Martín Espada, poetry, activism, and a what does it mean to live as a poet?

Last week, I had the awesome opportunity to attend the Forum for Undergraduate Student Editors (FUSE) Conference with a few of my fellow classmates. Lizzie, Meg, Sara, and I stayed in a super cozy B&B just outside of Philly. I could go on about this fancy Air B&B and its fancy water-saving toilet, but I would digress.

Something I began thinking about legitimately during this conference was a career in writing. Although it would be natural to think about this during a writing conference, this question came about during a particular reading during the first night of the conference. The illustrious Martín Espada, a Brooklyn-born Nuyorican poet and activist, was the keynote reader and workshop-runner. His poetry– and especially his dramatic, funny, and lively reading style– made me laugh and cry. From cockroaches to hurricanes, I felt connected to this poet of my mother’s New York City generation, which is a reason I felt I could relate to his style.

In addition to poems sobre las cucarachas, there were many political poems– in particular, what Espada called his “lawyer” poems– since he was also a tenant lawyer and legal advocate for the Latino community. When I realized that Espada was both a poet and a lawyer for the type of advocacy I aspire to, something clicked.

Folks like Espada don’t live in a poetry bubble. They work out in the world, with their hands and their hearts. I realized that I, too, can think of my future career aspirations– which includes work in immigrant and refugee advocacy– and still write poetry. Poetry can always be a part of my life, as can the other work. Of course this would require some sacrificing, and some balancing. But all hard work does.

When I got my poetry book, Alabanza, signed by Espada, I told him about how I aspire to do work like he does, potentially in law. He addressed my book:

Dear Isabel, future poet-lawyer…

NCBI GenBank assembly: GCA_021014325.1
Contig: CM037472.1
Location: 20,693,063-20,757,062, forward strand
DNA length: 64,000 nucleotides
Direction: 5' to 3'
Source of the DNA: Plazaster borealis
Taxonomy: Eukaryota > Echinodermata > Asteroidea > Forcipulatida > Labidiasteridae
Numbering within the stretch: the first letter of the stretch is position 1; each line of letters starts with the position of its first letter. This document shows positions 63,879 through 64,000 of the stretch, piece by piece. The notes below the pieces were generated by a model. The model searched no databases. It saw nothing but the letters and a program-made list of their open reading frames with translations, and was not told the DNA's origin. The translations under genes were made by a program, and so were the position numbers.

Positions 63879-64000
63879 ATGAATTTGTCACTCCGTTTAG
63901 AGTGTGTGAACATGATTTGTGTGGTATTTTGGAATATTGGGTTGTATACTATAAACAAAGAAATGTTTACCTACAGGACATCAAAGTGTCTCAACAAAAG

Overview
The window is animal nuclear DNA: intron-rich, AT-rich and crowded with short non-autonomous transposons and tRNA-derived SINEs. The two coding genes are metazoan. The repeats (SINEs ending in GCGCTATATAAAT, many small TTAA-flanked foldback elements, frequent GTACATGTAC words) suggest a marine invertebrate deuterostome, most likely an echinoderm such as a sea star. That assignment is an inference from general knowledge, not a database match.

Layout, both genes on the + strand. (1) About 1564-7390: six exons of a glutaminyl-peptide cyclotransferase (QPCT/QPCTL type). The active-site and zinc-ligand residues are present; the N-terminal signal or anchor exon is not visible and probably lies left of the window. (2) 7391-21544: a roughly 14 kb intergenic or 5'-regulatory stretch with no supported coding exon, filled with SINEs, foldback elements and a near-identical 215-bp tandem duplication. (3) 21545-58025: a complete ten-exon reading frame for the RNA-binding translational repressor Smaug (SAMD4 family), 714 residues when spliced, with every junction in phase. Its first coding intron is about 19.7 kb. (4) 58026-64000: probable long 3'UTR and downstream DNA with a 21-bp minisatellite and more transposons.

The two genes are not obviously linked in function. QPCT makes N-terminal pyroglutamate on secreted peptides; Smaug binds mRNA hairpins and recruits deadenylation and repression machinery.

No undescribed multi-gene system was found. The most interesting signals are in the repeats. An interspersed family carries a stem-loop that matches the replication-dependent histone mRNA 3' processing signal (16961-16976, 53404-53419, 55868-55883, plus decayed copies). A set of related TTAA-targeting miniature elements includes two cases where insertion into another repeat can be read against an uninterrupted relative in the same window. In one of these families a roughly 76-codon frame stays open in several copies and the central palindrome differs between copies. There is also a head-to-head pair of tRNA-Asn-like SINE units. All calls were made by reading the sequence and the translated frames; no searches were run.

He read it aloud as he wrote it. I said “Now, because it’s in a book, it has to come true.” He agreed.


Losing poems, & why do good poets get to use abstractions and I can’t

A few months ago, I received a great poem in my inbox. I get those every morning, thanks to my subscription to Poem-A-Day from the Academy of American Poets (Plugging not because I’m getting paid but because Poem-A-Day is awesome. ) But, this poem took me a little.

I forgot what the poem was called, or who wrote it. I remembered that the poem was about poetry. I remembered that the poem was almost all couplets . I remember it asking about what does “everyone else caress.” Lastly, I remember that the poem was full of abstractions, and that I loved it.

I’d lost the authors name, though, and couldn’t find the poem in my inbox since I forgot the title too. I looked everywhere for the poem about poetry. I didn’t read for what was probably six months.

The other day I got  a new poem that closely resembled the other one. The poem was in a very different form– it’s a prose poem in a block-format– but a line made me think it was the same author as before.

“You must take the fear of normalcy and the aerodynamics of emotions that fuel the sense of the present and jerk it to a gluttonous love.”

Again, so full of abstractions but somehow still relatable. “Normally,” “emotions,” “love”– all in one sentence. Why does it work for you, Prageeta Sharma? Why do I feel that I understand those lines? For me, the words “aerodynamics,” “gluttonous,”  and “jerk” ground me in the emotions and concepts in the poem. Aerodynamics is a concept, but it’s scientific, so it feels real to me in its basis in hard science and measurement, perhaps? Gluttonous, although an adjective, has hard g and u sounds that sound gurgle and stomach-like. And jerk is a such a quick, quippy unapologetic action.

I guess it might be about the very careful use of words. To frame abstract words in other words that have a strong sensory component, even if those words are rarely used in the poem. Every time I read poems like Sharma’s, I want to write like that, but the abstractions just end up taking me to my eleventh grade writing days. Do you guys have any ideas on how to successfully use abstraction in poetry? Should I just wait until I’m more seasoned? Do you need an MFA?

I read Sharma’s poem, “Seattle Sun,” and then was able to find the other one, called “Belonging as Consequence: on Poetry.” You can find both of these poems below: